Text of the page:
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Severance Agreements: Friend Or Foe?

A severance agreement is a contract entered into between a departing employee and the employer, by which the employee agrees not to sue the employer for various employment-related actions, and the employer agrees to give some type of extra compensation to the employee (usually money or extended benefits or both). A severance agreement may have any of several different titles, such as severance agreement or severance contract, separation agreement or separation contract, exit agreement or exit contract, but the critical component is the employee's release of potential claims against the employer.

It is important to keep in mind that in order for a release of liability in a severance agreement to be enforceable, the employee must receive consideration in exchange for the release. This consideration may consist of money, benefits, or both. Without payment of consideration to the employee, the agreement will not be enforceable. There are also several specific provisions which must be included in the severance agreement in order for the release of liability to be enforceable to prevent claims under the various statutes.

Assuming consideration is paid to the employee, and the severance agreement is properly written, an employer can be released from any liability under: (1) The federal Civil Rights Act of 1964; (2) The California Fair Employment and Housing Act (which prohibits discrimination based upon race, religion, sex, age, color, national origin, disability, medical condition, pregnancy, marital status and sexual orientation); (3) The California Age Discrimination Act; (4) The federal Age Discrimination in Employment Act; (5) Section 503 of the federal Rehabilitation Act of 1973; (6) The federal Americans with Disabilities Act; (7) The federal Fair Labor Standards Act (including the Equal Pay Act); (8) The California Constitution; (9) The California Labor Code, including Labor Code Section 1197.5, but excluding § 206.5 (right to wages earned); (10) Laws established by the California Department of Labor Standards Enforcement; (11) The federal Family and Medical Leave Act; (12) The California Family Rights Act; (13) The federal Worker Adjustment and Retraining Notification Act; and (14) The Employee Retirement Income Security Act.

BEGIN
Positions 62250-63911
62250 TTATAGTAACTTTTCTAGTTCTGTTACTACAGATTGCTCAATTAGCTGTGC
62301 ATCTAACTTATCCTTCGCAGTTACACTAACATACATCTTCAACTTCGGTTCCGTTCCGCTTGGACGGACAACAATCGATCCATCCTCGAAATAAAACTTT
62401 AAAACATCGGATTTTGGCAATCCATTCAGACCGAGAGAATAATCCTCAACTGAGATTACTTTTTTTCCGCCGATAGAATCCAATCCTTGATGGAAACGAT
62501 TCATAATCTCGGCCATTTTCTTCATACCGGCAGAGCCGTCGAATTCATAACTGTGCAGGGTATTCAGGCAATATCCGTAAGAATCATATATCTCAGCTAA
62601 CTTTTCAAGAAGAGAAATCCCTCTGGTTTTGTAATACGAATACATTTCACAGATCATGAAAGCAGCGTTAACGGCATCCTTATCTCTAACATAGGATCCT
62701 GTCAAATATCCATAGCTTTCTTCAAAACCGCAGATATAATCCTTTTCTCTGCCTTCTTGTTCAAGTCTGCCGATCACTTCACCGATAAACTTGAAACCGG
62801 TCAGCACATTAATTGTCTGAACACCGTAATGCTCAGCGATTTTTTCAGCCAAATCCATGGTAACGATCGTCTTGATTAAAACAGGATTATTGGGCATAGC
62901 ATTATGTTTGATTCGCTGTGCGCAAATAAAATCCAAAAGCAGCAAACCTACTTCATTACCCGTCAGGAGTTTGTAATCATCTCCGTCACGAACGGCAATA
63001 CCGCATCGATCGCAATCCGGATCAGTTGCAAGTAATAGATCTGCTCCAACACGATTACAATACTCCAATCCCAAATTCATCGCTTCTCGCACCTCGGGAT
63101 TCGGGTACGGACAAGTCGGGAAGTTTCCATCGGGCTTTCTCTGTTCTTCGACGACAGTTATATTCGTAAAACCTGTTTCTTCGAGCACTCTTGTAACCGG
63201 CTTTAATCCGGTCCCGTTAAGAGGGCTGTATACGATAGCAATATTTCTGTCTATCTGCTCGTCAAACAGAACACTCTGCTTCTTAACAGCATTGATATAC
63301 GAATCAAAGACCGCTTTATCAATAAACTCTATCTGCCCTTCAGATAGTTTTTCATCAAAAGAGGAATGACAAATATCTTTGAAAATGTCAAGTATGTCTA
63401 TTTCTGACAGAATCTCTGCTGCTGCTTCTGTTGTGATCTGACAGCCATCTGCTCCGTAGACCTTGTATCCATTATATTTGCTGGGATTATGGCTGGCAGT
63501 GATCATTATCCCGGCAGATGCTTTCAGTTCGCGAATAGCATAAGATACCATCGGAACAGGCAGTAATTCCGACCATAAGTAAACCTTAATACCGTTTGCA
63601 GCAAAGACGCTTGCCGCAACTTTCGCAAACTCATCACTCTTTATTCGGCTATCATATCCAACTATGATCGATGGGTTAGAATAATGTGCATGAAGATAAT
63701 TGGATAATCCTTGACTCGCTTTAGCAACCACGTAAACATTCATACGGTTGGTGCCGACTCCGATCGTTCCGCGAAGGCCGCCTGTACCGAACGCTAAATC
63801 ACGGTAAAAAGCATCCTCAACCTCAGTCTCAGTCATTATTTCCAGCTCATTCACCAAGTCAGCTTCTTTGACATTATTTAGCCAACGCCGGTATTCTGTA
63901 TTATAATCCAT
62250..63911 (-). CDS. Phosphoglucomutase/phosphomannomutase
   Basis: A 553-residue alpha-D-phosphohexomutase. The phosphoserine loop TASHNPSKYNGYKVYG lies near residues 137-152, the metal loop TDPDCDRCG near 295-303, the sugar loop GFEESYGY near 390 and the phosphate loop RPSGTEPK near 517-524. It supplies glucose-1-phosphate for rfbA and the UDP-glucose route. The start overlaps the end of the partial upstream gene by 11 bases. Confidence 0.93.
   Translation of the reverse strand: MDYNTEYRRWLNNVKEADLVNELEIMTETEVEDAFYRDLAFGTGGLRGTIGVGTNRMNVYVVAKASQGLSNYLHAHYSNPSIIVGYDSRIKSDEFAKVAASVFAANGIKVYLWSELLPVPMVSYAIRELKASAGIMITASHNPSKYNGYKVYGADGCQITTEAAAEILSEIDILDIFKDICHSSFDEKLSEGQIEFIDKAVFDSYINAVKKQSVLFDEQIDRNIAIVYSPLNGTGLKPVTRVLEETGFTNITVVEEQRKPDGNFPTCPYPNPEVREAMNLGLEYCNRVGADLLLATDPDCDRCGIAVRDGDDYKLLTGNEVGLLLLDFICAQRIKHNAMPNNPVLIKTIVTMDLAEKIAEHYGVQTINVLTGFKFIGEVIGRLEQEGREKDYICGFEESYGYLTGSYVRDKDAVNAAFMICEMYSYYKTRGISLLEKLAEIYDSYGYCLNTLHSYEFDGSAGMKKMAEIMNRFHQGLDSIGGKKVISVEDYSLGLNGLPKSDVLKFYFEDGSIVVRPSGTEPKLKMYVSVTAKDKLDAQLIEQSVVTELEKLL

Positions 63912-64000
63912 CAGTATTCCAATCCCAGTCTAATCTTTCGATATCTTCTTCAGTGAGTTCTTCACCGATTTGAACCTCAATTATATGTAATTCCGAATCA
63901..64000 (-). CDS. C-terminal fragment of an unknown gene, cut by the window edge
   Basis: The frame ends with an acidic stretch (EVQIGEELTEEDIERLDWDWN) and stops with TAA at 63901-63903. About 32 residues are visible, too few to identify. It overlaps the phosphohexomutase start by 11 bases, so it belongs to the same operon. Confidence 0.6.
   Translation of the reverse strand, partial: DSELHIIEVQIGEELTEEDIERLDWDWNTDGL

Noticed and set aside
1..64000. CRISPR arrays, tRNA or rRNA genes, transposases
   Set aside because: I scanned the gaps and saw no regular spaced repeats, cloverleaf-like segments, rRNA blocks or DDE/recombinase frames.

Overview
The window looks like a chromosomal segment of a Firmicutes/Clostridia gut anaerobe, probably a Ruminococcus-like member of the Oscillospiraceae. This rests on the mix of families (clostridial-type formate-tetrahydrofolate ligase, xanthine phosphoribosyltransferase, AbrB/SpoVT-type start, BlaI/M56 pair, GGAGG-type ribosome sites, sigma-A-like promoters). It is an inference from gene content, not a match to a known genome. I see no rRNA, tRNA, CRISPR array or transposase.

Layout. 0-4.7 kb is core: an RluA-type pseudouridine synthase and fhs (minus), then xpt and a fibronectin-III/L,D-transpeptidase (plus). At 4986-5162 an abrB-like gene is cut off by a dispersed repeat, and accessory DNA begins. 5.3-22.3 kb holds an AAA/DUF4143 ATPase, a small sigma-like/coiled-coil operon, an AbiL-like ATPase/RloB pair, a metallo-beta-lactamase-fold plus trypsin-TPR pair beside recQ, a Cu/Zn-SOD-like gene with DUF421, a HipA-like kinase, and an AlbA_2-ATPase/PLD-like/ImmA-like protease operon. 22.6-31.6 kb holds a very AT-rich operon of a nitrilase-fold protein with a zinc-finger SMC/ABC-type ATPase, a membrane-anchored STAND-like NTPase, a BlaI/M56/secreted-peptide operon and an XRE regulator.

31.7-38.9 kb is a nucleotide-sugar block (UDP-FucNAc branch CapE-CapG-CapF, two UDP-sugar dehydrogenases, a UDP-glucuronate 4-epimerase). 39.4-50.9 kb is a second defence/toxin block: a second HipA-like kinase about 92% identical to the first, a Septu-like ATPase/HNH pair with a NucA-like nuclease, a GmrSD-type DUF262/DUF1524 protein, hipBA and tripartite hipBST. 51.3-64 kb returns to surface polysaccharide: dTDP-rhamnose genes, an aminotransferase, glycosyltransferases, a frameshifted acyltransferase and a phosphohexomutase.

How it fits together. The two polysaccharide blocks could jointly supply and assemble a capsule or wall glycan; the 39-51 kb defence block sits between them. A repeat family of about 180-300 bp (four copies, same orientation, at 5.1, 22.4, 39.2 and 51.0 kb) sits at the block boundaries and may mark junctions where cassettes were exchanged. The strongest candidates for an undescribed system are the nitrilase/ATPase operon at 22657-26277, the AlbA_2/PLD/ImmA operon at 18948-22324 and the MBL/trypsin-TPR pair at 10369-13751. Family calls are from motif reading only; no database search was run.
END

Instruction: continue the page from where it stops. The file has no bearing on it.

Employees should be extremely cautious in signing any documents which the employer asks them to sign at the time of termination or resignation, and should consult an attorney before signing any documents which looks like it might be a release or waiver of any of the employee's potential claims.

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